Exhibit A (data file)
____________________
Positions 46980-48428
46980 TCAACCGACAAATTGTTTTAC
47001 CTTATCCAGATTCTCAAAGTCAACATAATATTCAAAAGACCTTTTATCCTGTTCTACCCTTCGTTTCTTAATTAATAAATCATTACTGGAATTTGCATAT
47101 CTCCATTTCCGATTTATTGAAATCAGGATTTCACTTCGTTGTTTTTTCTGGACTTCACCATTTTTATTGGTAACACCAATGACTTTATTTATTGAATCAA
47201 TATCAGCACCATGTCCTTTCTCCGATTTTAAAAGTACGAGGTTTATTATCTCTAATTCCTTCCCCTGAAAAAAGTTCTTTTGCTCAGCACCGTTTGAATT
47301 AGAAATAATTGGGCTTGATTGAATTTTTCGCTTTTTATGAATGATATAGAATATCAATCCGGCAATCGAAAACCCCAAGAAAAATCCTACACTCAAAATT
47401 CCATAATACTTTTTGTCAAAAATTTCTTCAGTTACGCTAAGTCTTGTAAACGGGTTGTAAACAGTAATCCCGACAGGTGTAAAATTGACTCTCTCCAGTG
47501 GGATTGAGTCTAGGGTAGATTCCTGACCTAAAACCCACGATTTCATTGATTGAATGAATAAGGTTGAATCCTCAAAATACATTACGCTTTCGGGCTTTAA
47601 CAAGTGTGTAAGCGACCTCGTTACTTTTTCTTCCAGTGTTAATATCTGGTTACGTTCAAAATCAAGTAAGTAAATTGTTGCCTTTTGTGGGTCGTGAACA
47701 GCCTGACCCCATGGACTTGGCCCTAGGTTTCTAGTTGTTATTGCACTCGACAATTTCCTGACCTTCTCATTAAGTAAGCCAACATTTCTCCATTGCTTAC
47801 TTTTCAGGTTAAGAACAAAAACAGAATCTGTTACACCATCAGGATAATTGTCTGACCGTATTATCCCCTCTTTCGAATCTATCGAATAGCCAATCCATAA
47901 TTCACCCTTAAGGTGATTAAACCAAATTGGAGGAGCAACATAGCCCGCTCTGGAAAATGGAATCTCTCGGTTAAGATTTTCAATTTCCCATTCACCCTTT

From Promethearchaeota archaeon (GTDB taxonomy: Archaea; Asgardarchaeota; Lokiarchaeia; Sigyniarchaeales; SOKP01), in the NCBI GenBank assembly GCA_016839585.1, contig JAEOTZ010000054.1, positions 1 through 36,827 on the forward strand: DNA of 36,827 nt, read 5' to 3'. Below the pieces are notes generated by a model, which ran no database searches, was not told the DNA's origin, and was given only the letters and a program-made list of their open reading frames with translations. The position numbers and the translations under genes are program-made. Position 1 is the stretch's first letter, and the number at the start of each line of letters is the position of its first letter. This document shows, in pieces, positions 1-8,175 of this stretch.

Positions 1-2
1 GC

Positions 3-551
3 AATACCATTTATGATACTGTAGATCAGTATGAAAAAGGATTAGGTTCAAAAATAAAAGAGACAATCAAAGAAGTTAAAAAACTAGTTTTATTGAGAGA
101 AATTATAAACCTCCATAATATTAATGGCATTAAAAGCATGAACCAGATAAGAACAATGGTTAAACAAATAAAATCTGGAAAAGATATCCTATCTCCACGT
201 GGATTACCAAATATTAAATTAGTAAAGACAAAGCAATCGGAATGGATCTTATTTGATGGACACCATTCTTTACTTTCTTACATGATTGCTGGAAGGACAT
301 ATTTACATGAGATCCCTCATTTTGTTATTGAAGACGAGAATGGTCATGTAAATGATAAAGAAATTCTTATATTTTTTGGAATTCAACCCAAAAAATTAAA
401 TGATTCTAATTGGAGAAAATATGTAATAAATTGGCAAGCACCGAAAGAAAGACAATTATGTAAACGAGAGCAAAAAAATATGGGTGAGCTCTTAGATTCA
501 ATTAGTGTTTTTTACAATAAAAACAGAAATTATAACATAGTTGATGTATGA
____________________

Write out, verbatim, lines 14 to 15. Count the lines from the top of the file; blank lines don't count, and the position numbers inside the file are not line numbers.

Positions 1-2
1 GC